top of page


Love is a losing game: Amy Winehouse (Marisa Abela) performs while husband Blake Fielder-Civil (Jack O'Connell) looks on


Directed by Sam Taylor-Johnson. Written by Matt Greenhalgh


THERE IS NO SHORTAGE of talent but there is a lack of courage in this film. A lack of courage in its convictions.

While aiming to tell a story beyond the cheap headlines, one that leans at least as much personal as professional, director Sam Taylor-Johnson tends to shy away from the harder truths of both, leaving her story too betwixt and between for the story of an artist who did few things halfheartedly.

The music business is given a very light smack; the media a stronger one, but still more in the realms of a passing blow to what presumably is meant to be seen as the real villain of the piece in the short and turbulent life of Amy Winehouse. The grand love affair shows potential – principally because of the sparks of connection and chemistry which Marisa Abela (Winehouse) and Jack O’Connell (Blake Fielder-Civil) manage to add to a disappointing script – but we are mostly left to read in not just the passion but the reasons for the passion.

When it comes to the three tabloid-approved baddies – the drugs, the father, the boyfriend/husband – it is a curiously ambivalent approach.

The first is almost hurried through, as if to linger on it would be prurient, while still offering a few wobbly-screen “whoa, everything is distorted because she’s on drugs” nods to film conventions. The decision by the previously (relatively) straight arrow Winehouse to indulge beyond industrial quantities of alcohol is a decision portrayed as pivotal and maybe in reaction to one of Fielder-Civil’s rejections, but simultaneously quickly made and never thought of again.

Something similar happens to the even more lightly touched eating disorder, which may or may not have been an issue pre-fame, may or may not have been exacerbated by the media attention and/or label pressure, and seemingly here had little to no effect on her.

As for the two principal men in her life, they are semi-rehabilitated in this telling, especially her father, Mitch (Eddie Marsan), who is portrayed as benevolent and supportive rather than the usual assumptions of him as personally ambitious and intrusive. And Fielder-Civil has a bit more nuance than chancer, coat-rider and corruptor. But each is ultimately so narrowly sketched that judgement becomes a matter of preconceived opinion. Taken further, the supporting characters of friends, industry figures, musicians and hangers-on are little more than there to be wheeled on and off for reaction shots.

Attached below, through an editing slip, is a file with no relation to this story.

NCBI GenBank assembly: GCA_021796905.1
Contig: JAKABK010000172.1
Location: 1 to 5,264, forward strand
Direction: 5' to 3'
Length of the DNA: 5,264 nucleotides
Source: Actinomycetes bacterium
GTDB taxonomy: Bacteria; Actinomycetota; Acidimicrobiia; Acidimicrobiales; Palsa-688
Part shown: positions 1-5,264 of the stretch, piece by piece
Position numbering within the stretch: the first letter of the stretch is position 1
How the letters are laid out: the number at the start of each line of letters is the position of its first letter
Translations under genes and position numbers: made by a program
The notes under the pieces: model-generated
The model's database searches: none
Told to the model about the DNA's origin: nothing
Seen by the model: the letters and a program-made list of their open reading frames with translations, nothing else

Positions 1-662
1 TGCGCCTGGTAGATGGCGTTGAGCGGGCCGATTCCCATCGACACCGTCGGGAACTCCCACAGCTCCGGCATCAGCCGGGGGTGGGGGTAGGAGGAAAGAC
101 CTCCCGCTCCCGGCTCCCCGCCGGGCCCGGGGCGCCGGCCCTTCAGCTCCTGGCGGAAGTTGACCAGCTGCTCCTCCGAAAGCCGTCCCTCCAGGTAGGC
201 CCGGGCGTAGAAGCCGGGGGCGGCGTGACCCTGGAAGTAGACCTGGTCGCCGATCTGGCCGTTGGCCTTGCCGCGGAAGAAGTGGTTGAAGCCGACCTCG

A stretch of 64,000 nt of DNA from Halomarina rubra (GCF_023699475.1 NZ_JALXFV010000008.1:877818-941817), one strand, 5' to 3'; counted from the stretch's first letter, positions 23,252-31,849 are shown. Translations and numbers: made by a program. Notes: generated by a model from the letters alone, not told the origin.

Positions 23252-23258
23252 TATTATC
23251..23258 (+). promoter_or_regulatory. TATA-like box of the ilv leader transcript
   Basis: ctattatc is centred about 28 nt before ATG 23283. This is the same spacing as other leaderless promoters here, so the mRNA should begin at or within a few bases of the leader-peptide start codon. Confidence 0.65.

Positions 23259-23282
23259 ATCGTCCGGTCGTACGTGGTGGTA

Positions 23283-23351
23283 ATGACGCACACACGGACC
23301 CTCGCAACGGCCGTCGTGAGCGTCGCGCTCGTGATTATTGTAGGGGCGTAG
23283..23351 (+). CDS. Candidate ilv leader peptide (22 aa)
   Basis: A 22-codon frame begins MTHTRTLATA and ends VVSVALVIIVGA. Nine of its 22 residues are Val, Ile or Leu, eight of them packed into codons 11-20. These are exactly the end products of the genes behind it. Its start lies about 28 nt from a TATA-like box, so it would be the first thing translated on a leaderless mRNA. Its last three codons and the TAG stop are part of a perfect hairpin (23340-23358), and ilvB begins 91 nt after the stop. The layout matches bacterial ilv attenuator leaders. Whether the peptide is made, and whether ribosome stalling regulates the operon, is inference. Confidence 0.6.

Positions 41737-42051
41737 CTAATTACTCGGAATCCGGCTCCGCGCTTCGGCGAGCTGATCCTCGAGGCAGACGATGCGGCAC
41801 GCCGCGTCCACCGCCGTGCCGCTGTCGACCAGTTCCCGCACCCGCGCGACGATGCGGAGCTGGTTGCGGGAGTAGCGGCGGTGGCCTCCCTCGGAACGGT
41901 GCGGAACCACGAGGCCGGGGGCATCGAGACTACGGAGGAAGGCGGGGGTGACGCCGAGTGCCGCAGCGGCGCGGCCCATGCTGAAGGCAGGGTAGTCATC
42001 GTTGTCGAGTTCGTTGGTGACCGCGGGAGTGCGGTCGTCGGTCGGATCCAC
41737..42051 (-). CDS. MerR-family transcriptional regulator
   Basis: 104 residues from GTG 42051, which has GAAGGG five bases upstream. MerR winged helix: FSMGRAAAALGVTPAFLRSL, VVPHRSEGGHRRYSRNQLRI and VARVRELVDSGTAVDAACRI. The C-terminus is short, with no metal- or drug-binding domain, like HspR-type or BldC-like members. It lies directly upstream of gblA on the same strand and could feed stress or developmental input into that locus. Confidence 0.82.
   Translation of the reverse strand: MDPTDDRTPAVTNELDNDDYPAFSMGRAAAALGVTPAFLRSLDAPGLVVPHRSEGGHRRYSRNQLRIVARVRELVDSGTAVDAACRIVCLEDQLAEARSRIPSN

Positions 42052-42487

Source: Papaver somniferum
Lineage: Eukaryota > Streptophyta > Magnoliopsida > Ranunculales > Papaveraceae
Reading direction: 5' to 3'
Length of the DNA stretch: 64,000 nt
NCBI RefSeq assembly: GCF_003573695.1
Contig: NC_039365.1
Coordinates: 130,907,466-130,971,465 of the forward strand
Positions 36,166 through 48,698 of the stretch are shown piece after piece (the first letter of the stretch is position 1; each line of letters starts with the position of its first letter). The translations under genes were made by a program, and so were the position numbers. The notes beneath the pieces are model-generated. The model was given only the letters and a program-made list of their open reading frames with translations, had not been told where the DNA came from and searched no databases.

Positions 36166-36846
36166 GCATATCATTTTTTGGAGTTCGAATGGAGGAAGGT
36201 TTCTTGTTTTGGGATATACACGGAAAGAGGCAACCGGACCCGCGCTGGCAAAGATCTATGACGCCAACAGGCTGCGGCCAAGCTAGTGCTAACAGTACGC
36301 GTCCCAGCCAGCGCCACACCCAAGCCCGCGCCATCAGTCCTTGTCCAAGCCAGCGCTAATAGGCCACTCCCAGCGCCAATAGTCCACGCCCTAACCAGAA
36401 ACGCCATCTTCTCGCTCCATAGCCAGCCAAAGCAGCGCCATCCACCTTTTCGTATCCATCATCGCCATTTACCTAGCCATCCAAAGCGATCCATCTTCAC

What then is the core of the film? This is, Taylor-Johnson has said, a love letter to Winehouse. Though which Winehouse is a question given Winehouse the lover is not really explained and Winehouse the potentially self-destructive talent even less so.

It’s not Winehouse the songwriter, though she declares late in the film that she couldn’t function without the outlet of writing. Setting aside that about half the songs we hear aren’t by her (and a number of those don’t feature her singing either) we see Winehouse writing one song – and that done wholly unconvincingly – while of the rest of the songs from the first album, Frank, there’s nada.

Surely then the writing or even the making of the second album, Back To Black, which Taylor-Johnson describes as “the framework for my film”, where “every song is a devotional outpouring of her love story”, would show her putting some of that love and life into the writing. We would watch artistic/personal development and risk-taking alongside her desire to bring her reality to her songs.

You know, the songs taken on by a young, mostly untested at this level, new producer who played a significant hand in arranging them. The songs that signalled a significant change from the jazz-inflected sound of her debut to a glossy reimagining of the busy rhythmic pop of the early ‘60s. The record that changed everything, right? Nup.

After a “hey, we’re in New York” montage that, except for the signature lowslung shorts and exposed bra, could have been used for a That Girl or Mary Tyler Moore-style sitcom opening, we get her singing one song. In an anonymous and for all we know empty studio.

The closest to properly explored is Winehouse the singer, and Abela, who does all her singing, is close enough in voice and phrasing, and closer still in commitment, to carry this load. Through her there is a feeling that singing brought joy, yes, but also that singing itself was consequential. More’s the pity this wasn’t explored.

You could put this to resisting the temptation to capture the ineffable on screen, except for the fact that this failing to commit is symptomatic of Back To Black itself, a film that is not terrible, but is not particularly good either – never courageous enough to be one or the other.


bottom of page